PURPOSE: The purpose of this investigation was to examine the effects of a submaximal running warm-up on running performance in male endurance athletes (n = 16, Mage = 21 ± 2 years, MVO2max = 69.3 ± 5.1 mL/kg/min). METHOD: Endurance performance was determined by a 30-min distance trial after control and submaximal running warm-up conditions in a randomized crossover fashion. The warm-up began with 5 min of quiet sitting, followed by 6 min of submaximal running split into 2-min intervals at speeds corresponding to 45%, 55%, and 65% maximal oxygen consumption (VO2max)...
September 16, 2016: Research Quarterly for Exercise and Sport
Martin Mooses, Anthony C Hackney
Maximal oxygen uptake (VO2max), fractional utilization of VO2max during running and running economy (RE) are crucial factors for running success for all endurance athletes. Although evidence is limited, investigations of these key factors indicate that the East Africans superiority in distance running is to a large exent due to a unique combination of these factors. East African runners appear to have a very high level of RE most likely associated, at least partly, with anthropometric characteristics rather than with any specific metabolic property of the working muscle...
September 15, 2016: International Journal of Sports Physiology and Performance
Arthur H Bossi, Guilherme G Matta, Guillaume Y Millet, Pedro Lima, Leonardo C Pertence, Jorge P de Lima, James G Hopker
PURPOSE: To describe pacing strategy in a 24-h running race and its interaction with sex, age group, athletes' performance group and race edition. METHODS: Data from 398 male and 103 female participants of 5 editions were obtained based on a minimum 19.2-h effective-running cut-off. Mean running speed from each hour was normalised to the 24-h mean speed for analyses. RESULTS: Mean overall performance was 135.6 ± 33.0 km with a mean effective-running time of 22...
September 6, 2016: International Journal of Sports Physiology and Performance
Beat Knechtle, Pantelis Theodoros Nikolaidis, Michael Stiefel, Thomas Rosemann, Christoph Alexander Rüst
The performance and sex differences of long-distance triathletes competing in 'Ironman Hawaii' are well investigated. However, less information is available with regards to triathlon races of the Ironman distance held under extreme environmental conditions (e.g. extreme cold) such as the 'Isklar Norseman Xtreme Triathlon' which started in 2003. In 'Isklar Norseman Xtreme Triathlon', athletes swim at a water temperature of ~13-15°C, cycle at temperatures of ~5-20°C and run at temperatures of ~12-28°C in the valley and of ~2-12°C at Mt...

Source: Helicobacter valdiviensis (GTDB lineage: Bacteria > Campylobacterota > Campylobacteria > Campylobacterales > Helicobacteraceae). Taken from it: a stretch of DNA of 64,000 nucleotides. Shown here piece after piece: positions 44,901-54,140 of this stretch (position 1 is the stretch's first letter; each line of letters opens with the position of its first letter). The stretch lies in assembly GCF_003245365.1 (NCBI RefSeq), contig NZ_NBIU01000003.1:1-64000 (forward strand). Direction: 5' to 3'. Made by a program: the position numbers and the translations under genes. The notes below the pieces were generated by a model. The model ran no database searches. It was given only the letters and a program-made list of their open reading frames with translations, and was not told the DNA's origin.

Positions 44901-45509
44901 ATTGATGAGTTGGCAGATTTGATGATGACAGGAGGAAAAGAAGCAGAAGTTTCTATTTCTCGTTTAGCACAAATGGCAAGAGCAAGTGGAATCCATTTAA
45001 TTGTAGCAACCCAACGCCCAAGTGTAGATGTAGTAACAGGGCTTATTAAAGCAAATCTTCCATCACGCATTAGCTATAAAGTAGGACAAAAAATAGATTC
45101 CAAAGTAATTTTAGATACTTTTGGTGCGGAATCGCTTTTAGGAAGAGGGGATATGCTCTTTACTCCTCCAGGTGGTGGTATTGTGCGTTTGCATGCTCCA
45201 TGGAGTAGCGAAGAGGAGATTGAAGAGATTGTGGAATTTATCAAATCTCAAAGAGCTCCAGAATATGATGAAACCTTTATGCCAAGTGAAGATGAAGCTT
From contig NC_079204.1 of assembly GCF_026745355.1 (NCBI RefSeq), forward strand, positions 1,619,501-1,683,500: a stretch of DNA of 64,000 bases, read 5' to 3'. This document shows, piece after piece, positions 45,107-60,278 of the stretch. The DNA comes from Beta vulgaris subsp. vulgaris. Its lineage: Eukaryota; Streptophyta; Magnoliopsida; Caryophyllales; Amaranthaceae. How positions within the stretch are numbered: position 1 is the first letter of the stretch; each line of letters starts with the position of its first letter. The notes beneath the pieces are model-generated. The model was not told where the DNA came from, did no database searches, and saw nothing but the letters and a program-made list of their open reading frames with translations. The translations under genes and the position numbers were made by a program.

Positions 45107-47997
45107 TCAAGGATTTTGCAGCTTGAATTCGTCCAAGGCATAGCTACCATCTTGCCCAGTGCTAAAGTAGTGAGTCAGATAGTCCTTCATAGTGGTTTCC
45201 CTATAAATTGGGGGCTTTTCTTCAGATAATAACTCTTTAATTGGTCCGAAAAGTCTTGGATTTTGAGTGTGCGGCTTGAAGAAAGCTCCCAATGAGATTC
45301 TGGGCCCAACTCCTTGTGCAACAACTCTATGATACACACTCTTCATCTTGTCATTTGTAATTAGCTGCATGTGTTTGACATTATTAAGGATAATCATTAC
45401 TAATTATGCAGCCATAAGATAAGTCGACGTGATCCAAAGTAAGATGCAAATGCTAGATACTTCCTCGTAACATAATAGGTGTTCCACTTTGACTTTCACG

October 31, 2016: Chinese Journal of Physiology
Andrew J Vickers, Emily A Vertosick
BACKGROUND: Studies of endurance running have typically involved elite athletes, small sample sizes and measures that require special expertise or equipment. METHODS: We examined factors associated with race performance and explored methods for race time prediction using information routinely available to a recreational runner. An Internet survey was used to collect data from recreational endurance runners (N = 2303). The cohort was split 2:1 into a training set and validation set to create models to predict race time...
2016: BMC Sports Science, Medicine and Rehabilitation
Menduri L Hoessly, Lukas M Wildi
BACKGROUND: Various studies have investigated structural knee changes after running, with conflicting results. PURPOSE: To perform a systematic review of acute changes in knee structures as detected by magnetic resonance imaging (MRI) after running and assess the reversibility of these changes. STUDY DESIGN: Systematic review. METHODS: A systematic literature search in Medline, Cochrane, Embase, and Scopus was performed...
August 12, 2016: American Journal of Sports Medicine
Romuald Lepers, Paul J Stapley, Thomas Cattagni
BACKGROUND: some centenarians are engaged in regular physical activity and sometimes in sporting events. OBJECTIVE: we aimed to identify world records of centenarian athletes in several sports and determine which represented the best performance when compared to all-age world records, all disciplines taken together. METHODS: all of the best performances achieved by centenarians were identified and compared in three disciplines: athletics, swimming and cycling...
September 2016: Age and Ageing
Gertjan Ettema, David McGhie, Jørgen Danielsen, Øyvind Sandbakk, Thomas Haugen
Accelerated running is characterised by a continuous change of kinematics from one step to the next. It has been argued that breakpoints in the step-to-step transitions may occur, and that these breakpoints are an essential characteristic of dynamics during accelerated running. We examined this notion by comparing a continuous exponential curve fit (indicating continuity, i.e., smooth transitions) with linear piecewise fitting (indicating breakpoint). We recorded the kinematics of 24 well trained sprinters during a 25 m sprint run with start from competition starting blocks...